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Artificial 'black hole' generator fashioned out of circuit boards

Radar-invisible stealth shed on horizon?

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Chinese scientists have stunned the world of boffinry by fashioning an artificial "black hole" generator out of copper-coated circuit boards.

Disappointingly this is not a black hole in the normal sense of a universe-wrackingly dense lump of hypercompressed matter, exerting a gravitational pull so fearsome that not even light itself can escape - hence the blackness - of the sort which, some say, might be created by means of certain exotic experiments and then gobble up the entire Earth (and/or Moon and Sun) in a terrifying yet unambiguously newsworthy apocalypse incident.

No, this is a different kind of black hole altogether: but just like a proper black hole, electromagnetic radiation cannot escape from it. Technically it is referred to as an "omnidirectional electromagnetic absorber".

The device traps microwaves coming from all directions and "spirals" them in to its centre, converting them into heat with 99 per cent efficiency. Thus it is "black" in the microwave band - and its builders, Qiang Cheng and Tie Jun Cui of the State Key Laboratory of Millimeter Waves at Southeast University in Nanjing, believe that similar devices could be made to work in the visible spectrum also.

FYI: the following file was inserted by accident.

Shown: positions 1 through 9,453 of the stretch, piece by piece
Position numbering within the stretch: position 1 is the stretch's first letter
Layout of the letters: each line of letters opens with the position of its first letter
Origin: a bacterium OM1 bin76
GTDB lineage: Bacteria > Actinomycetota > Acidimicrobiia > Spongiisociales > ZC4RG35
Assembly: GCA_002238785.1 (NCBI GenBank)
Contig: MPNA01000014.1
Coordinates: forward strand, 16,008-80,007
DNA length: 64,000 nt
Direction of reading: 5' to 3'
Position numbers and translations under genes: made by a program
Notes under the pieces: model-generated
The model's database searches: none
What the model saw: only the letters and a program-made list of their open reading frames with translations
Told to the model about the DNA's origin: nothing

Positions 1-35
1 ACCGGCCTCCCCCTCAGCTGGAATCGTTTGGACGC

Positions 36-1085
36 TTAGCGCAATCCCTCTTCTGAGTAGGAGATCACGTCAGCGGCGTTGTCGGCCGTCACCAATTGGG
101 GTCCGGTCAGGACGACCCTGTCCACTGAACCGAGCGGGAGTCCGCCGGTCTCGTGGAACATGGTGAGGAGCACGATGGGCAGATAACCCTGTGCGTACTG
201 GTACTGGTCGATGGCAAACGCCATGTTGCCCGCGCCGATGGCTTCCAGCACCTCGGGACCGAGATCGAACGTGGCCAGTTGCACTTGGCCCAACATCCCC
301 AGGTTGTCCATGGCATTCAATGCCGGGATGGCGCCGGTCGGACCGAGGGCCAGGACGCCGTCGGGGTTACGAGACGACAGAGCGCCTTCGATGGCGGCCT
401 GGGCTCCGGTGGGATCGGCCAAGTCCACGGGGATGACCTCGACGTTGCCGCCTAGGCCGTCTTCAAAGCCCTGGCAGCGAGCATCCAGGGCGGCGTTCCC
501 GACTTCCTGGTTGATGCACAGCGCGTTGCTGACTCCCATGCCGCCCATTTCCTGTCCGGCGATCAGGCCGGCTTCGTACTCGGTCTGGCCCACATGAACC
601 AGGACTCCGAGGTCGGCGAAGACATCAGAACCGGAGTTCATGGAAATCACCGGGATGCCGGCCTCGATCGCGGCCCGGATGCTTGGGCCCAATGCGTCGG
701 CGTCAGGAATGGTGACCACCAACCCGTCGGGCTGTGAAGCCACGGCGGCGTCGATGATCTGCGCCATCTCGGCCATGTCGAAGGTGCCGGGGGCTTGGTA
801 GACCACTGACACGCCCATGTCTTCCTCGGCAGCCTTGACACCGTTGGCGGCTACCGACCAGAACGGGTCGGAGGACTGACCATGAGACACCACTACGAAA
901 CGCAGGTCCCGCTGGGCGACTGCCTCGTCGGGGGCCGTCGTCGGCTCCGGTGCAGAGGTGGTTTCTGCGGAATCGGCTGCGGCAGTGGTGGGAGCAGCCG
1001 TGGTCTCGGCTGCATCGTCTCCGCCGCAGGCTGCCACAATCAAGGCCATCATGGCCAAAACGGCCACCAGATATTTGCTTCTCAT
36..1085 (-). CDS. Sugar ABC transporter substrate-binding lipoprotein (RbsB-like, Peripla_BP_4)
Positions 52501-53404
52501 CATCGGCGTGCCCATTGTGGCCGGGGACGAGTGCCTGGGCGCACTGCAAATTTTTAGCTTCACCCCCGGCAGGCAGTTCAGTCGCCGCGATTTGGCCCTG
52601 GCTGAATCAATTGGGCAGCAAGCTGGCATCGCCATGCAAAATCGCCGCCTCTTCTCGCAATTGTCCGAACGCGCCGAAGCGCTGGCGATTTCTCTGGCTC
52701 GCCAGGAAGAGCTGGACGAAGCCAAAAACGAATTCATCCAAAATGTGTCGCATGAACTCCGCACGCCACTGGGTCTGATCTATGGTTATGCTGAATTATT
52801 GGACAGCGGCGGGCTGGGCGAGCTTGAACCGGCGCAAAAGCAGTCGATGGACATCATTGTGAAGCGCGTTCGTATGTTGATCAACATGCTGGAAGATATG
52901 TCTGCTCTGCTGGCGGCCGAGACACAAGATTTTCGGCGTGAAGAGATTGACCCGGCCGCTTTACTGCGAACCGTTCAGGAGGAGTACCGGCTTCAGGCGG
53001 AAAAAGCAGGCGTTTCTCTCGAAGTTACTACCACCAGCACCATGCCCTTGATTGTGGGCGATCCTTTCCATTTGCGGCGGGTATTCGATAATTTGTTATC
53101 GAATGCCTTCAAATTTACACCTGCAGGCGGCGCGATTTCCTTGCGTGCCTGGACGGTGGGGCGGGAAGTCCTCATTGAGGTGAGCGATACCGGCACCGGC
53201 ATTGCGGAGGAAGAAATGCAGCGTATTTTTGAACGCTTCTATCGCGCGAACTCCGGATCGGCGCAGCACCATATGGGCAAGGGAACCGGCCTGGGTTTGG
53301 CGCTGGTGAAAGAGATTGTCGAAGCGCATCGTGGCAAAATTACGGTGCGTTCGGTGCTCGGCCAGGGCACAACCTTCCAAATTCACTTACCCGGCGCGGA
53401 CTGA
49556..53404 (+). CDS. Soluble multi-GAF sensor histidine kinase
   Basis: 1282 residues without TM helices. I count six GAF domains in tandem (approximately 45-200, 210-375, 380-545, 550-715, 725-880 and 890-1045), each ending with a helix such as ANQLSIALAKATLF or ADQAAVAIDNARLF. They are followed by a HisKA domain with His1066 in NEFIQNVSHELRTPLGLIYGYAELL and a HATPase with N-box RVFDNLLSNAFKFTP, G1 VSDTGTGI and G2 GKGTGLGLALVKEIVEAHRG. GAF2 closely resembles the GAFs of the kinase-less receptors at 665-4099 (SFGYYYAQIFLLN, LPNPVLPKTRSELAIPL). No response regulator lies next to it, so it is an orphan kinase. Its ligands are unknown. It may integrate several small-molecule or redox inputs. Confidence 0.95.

The absorber works using metamaterials, cunningly structured so as to bend electromagnetic waves in interesting ways. 60 concentric rings of copper metamaterial attached to circuit-board backing guide incoming microwaves into their centre. According to Cheng and Cui:

Since the lossy core can transfer electromagnetic energies into heat energies, we expect that the proposed device could find important applications in thermal emitting and electromagnetic-wave harvesting.

Other classes of theoretical metamaterials feature heavily in so-called "invisibility cloak" research, which would more correctly be described as the quest for an invisible shed. The black-hole omnisponge isn't of this type, however: it doesn't emit waves out again from its far side and so camouflage itself perfectly. Possible visual-spectrum successors would appear as a black blob to the human eye rather than being invisible.

However, Cheng and Cui's brainchild would be invisible viewed on radar - many types of which work in the microwave band. Pulses emitted by a scanner would not reflect from the omnisponge assembly to produce a blip on the screen: they would simply be absorbed and converted to heat, and the radar would be none the wiser as to the device's presence.

If the design can be turned into a practical coating that could be applied to aircraft, ships etc, far more stealthy stealth might soon be on offer. And in the field of undetectable sheds, it would at least be possible to build ones which didn't show up on radar - if not ones invisible to the naked eye.

It also seems worth noting that a device able to convert visible light into heat with high efficiency might seriously improve the performance of solar power apparatus.

The scientists' paper is published in the New Journal of Physics, and can be read for free here. ®

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